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Will Uganda's political protagonists talk?

Will Uganda's political protagonists talk?


Uganda’s opposition leader Dr Kiiza Besigye has backed a decision by his party to skip talks with Uganda’s president Yoweri Museveni.

In an address to the Forum for Democratic Change (FDC) national council in Kampala on Friday, Besigye said the talks would only make sense if the discussions were about how Museveni leaves power, and paving way for a new dispensation.

“To my mind, dialogue of this political nature can be helpful, if you have struggled to a point where it becomes absolutely clear to the dictator that it’s no longer tenable to hold people captive, then we can talk about how the captor exits”, Besigye told a meeting of FDC top leadership.

People’s President kizzabesigye1 to FDC NC: To my mind, dilaogue of this political nature can be helpful, if you have struggled to a point where it bceomes absolutely clear to the dictator that its nolonger tenable to hold pple captive, then we can talk abt how the captor exits pic.twitter.com/XphDc9n7mM

— Ronald Muhinda (@RonaldMuhinda) December 7, 2018

The so-called national dialogue is an initiative of the Inter-Religious Council of Uganda, a grouping of religious institutions and the The Elders Forum, a group of eminent persons in Uganda.

Is Museveni willing to talk?

The dialogue, scheduled for 12th December in Kampala is meant to ‘kickstart a conversation aimed at solving Uganda’s political impasse’ according to its organisers. It is set to happen between political parties with representation in Uganda’s parliament.

Uganda’s long-serving ruler Museveni is the chairman of the National Resistance Movement (NRM), the country’s ruling party.

Bu there is increasing uncertainty about the talks happening at all. While meeting with the organisers of the dialogue on November 7, the country’s Attorney general said there was no need for dialogue because ‘Uganda is a democracy with an elected government, and that there is no crisis that warrants a national dialogue’.

Mwesigwa Rukutana added that there would soon emerge another conversation in which all Ugandans would participate – the 2021 elections, local press reported.

Third time lucky?

The dialogue has been in the works since at least 2011 with organizers working to facilitate a direct meeting between Besigye and Museveni, Uganda’s key political protagonists.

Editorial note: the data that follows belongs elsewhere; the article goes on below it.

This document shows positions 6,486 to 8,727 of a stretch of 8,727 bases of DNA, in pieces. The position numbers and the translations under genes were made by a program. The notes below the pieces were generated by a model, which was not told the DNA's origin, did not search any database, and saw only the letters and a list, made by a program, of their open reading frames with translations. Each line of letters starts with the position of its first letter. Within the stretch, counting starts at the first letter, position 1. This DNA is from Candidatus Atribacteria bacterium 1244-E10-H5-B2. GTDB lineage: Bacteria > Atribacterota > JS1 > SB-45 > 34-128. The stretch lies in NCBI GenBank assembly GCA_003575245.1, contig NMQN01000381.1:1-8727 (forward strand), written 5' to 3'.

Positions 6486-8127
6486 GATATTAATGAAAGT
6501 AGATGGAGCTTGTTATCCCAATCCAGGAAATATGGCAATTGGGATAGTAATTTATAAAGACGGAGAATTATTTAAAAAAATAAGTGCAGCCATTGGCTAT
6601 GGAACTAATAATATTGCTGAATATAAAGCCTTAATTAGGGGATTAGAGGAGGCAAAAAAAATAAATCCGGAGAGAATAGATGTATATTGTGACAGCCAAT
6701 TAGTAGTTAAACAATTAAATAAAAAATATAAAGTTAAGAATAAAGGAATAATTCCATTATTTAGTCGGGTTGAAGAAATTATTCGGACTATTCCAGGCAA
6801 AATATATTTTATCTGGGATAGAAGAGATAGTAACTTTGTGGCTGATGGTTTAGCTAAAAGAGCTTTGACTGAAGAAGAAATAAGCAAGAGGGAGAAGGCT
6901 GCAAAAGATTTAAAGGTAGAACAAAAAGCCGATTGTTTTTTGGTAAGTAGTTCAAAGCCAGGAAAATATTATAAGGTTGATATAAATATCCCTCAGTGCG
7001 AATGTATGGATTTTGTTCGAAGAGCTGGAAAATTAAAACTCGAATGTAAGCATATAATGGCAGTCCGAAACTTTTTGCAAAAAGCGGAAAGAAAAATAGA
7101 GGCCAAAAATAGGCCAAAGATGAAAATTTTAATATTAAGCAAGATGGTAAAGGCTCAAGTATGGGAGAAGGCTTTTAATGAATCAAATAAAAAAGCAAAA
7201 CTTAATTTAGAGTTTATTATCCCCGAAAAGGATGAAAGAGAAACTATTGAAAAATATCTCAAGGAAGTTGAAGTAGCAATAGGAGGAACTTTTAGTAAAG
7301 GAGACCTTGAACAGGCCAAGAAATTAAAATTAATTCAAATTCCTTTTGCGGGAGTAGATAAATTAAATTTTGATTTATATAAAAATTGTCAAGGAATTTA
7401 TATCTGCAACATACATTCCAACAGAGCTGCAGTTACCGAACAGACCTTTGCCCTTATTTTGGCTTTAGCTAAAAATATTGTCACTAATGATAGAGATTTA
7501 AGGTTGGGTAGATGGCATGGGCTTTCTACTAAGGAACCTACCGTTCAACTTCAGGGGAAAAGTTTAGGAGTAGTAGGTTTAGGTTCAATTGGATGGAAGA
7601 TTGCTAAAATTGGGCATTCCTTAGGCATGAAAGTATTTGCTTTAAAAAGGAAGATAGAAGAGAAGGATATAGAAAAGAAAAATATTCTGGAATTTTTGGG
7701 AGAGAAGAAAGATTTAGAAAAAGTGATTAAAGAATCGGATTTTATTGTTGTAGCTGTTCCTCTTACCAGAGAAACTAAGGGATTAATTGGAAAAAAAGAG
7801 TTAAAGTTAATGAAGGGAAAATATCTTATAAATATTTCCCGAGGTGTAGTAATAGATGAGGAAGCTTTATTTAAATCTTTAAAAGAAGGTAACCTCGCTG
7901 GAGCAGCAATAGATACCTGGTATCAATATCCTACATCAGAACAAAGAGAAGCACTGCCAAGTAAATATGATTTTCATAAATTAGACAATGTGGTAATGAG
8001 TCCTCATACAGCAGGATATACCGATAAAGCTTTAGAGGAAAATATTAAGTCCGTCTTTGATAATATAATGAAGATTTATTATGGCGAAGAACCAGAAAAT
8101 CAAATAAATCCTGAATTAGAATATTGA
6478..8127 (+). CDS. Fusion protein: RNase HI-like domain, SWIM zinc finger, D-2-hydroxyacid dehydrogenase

Besigye has contested the presidency and lost to Museveni four times. He accuses Museveni of stealing votes on all four occasions.

In the last election held two years ago, Dr Besigye pulled huge crowds across the country and claimed, not for the first time, that the final result was rigged in favour of Mr Museveni. He declared himself winner of the election and was charged with treason. The treason trial has never taken off since.

In an effort to diffuse the tension, the Inter-Religious Council and The Elders Forum worked to facilitate a dialogue between the two men. Sweden was contacted and agreed to mediate the talks.

Besigye and Museveni are former bush-war comrades. The former, a retired army colonel and medical doctor left the government and run for president for the first time in 2001.

A memorandum of understanding was signed and local newspapers reported then that Museveni appeared prepared to talk with Besigye and even seemed prepared to make some concessions.

Besigye, on his part, remained wary of Mr Museveni’s moves and insisted on an institutionalized dialogue that would involve a broad spectrum of players, including political parties, and not just him speaking with Mr Museveni.
He also demanded what he called an international, independent audit of the 2016 election. He insists that he won the race with 52% of the vote.

Museveni, in power since 1986, has vowed on several occasions to ‘crush’ the opposition. Members of the opposition opposed to the dialogue say the government only wants the process to please donors and cleanse its battered image, especially after coming under intense criticism recently for allegedly torturing opposition legislator, Kyagulanyi Ssentamu.

So far, only three small political parties have expressed willingness to participate in the dialogue. The FDC is Uganda’s main opposition party.

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